Research productivity refers to the efficacy of research processes with respect to the quantity and quality of its contributions. In the process of building our three-part series on ‘assessing scientific research and innovation’, we learned that research productivity assessments are a tool used for many processes in the STI (Science, Technology, and Innovation) ecosystem. These processes include research funding allocation, and evaluating the efficacy of scientific R&I (Research & Innovation) in academic institutions. This report reviews contemporary approaches to assessments of scientific research productivity, and highlights where interventions can be made to make them more holistic and accurate.
Scientific research productivity is a concern that affects diverse stakeholders such as government agencies, industrial bodies, and academic groups. As a result, existing scholarship in this area is vast, but fairly disparate. We aim to build a resource that brings together concepts used in its assessment and examines their application. In the first chapter, we outline the usage and limitations of four prominent research productivity assessment tools— bibliometrics, open access metrics, peer review metrics, and economic productivity-oriented metrics. The second chapter examines international frameworks that set out guidelines for assessment exercises, and concludes with a comment on their efficacy. Our final chapter analyses two key areas where future interventions can be made: (a) problems of standardisation and yielding comparative research productivity data, and (b) the need to make research productivity metrics more relevant to the economic and social contexts of developing countries.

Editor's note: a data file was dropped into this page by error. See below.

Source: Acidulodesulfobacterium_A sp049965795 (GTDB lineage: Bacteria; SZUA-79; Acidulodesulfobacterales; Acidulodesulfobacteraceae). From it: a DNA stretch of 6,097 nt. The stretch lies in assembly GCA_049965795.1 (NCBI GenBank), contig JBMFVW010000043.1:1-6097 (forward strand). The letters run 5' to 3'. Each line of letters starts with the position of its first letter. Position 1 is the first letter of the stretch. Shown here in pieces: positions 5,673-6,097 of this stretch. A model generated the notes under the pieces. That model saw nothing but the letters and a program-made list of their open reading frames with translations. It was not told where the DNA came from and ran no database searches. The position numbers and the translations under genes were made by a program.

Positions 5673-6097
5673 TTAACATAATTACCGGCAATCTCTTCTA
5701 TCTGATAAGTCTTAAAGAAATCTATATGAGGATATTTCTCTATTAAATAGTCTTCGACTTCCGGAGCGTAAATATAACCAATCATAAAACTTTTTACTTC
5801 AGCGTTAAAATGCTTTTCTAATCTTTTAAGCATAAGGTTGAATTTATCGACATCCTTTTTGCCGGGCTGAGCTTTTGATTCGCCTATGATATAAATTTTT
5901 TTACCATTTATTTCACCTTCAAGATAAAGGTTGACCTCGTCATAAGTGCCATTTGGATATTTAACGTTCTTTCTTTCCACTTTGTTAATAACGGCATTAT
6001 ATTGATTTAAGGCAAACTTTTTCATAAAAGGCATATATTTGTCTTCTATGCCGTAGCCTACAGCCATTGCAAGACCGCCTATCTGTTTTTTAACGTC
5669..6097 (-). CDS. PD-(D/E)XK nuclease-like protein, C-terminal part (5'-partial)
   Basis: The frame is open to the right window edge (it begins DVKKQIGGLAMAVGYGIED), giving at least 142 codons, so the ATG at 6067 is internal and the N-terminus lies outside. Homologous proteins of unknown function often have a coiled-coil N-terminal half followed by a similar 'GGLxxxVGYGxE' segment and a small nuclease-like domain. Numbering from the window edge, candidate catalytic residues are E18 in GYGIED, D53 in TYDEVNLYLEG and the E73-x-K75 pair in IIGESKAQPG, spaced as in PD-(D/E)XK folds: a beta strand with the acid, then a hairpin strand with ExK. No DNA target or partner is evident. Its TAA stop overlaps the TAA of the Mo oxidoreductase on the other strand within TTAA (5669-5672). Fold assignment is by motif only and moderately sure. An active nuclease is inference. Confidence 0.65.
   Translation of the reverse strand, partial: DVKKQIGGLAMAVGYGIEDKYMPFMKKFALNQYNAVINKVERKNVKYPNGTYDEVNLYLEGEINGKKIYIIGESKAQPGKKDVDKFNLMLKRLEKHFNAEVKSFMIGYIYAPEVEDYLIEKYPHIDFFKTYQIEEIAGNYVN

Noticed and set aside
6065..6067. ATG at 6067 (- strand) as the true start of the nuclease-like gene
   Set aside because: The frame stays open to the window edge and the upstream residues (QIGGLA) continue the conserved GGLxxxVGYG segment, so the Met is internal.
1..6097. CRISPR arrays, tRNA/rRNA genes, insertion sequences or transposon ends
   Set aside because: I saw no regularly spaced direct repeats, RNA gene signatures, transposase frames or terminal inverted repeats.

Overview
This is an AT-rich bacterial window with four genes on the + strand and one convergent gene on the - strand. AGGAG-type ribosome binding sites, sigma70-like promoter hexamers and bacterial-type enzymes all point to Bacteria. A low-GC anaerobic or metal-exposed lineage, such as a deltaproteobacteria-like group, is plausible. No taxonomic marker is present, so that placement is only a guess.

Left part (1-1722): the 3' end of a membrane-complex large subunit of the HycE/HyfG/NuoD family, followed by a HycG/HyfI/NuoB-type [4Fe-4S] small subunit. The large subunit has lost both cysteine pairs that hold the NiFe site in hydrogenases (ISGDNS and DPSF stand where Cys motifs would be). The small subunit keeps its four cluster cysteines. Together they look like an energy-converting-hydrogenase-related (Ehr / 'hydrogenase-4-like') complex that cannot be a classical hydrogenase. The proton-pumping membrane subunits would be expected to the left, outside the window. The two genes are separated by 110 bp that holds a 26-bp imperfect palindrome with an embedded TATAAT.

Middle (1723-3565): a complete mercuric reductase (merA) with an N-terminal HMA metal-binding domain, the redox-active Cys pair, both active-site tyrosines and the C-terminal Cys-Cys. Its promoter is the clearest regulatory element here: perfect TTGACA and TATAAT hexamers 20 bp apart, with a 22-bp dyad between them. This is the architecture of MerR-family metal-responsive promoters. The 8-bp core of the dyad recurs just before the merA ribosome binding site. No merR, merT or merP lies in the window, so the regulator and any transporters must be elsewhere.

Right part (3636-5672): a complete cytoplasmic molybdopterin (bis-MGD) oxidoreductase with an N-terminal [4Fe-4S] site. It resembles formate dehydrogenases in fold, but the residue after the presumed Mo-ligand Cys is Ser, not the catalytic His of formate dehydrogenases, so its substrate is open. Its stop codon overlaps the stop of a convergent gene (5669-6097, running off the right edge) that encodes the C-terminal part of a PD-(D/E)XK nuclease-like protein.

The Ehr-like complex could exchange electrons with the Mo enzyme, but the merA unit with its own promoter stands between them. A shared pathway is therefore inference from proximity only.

We conclude by offering insights on how gaps in these two areas can be addressed. Our focus here is on how greater standardisation can be achieved without compromising on the imminent need to build more context-sensitive assessment tools. Our inferences include:
- The creation of more international guidelines on standardisation would help produce more comparative research productivity data.
- Establishing normative standards around how to use different metrics would help make their usage more accountable as well as accessible.
- There is also an imminent need to create frameworks specific to developing countries, detailing research productivity measures that further shared goals based on economic development.
- Measures such as journal impact rankings and citation impact should be made more accommodating of researchers who lack resource privilege.
- Resource constraints that prevent developing countries from accessing particular forms of research productivity success need to be acknowledged and addressed.